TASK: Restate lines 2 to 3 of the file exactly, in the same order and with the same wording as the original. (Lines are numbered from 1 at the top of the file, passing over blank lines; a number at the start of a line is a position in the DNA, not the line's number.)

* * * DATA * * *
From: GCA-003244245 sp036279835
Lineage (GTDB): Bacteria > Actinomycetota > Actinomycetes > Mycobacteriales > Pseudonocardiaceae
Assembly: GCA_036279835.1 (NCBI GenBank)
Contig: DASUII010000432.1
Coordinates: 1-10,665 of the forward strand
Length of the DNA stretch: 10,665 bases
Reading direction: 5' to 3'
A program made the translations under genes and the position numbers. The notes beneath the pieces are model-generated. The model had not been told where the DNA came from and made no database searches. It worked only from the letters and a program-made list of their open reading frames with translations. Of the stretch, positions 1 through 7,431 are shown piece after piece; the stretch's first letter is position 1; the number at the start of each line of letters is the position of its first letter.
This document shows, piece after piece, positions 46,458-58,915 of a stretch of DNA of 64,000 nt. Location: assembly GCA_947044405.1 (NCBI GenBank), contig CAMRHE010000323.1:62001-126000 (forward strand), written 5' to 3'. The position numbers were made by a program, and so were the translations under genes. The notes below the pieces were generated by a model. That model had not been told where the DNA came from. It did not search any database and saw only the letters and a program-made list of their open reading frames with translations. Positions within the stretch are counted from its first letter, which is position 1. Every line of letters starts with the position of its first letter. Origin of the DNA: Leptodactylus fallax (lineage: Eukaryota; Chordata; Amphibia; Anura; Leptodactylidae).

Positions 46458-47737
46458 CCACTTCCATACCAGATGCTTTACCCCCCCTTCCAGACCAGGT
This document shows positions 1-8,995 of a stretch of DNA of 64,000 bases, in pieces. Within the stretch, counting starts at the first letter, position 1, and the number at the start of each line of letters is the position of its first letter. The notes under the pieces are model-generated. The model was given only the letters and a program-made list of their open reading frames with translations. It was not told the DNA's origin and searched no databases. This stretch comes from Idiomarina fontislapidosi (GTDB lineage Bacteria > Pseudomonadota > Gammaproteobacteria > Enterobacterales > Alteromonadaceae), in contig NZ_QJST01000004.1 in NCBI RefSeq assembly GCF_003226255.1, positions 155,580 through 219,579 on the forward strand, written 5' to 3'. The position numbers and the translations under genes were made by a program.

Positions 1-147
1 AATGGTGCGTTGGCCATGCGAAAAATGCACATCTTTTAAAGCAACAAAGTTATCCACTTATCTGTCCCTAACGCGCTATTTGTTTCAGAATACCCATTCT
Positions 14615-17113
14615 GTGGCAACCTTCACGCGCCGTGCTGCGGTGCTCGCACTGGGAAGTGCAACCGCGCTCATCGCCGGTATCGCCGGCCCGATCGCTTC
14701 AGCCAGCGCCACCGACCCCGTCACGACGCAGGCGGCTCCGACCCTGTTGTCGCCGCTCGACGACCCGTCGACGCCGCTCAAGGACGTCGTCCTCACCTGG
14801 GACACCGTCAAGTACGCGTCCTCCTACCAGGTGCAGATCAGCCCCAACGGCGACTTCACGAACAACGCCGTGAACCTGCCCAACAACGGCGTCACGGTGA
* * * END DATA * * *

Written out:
Lineage (GTDB): Bacteria > Actinomycetota > Actinomycetes > Mycobacteriales > Pseudonocardiaceae
Assembly: GCA_036279835.1 (NCBI GenBank)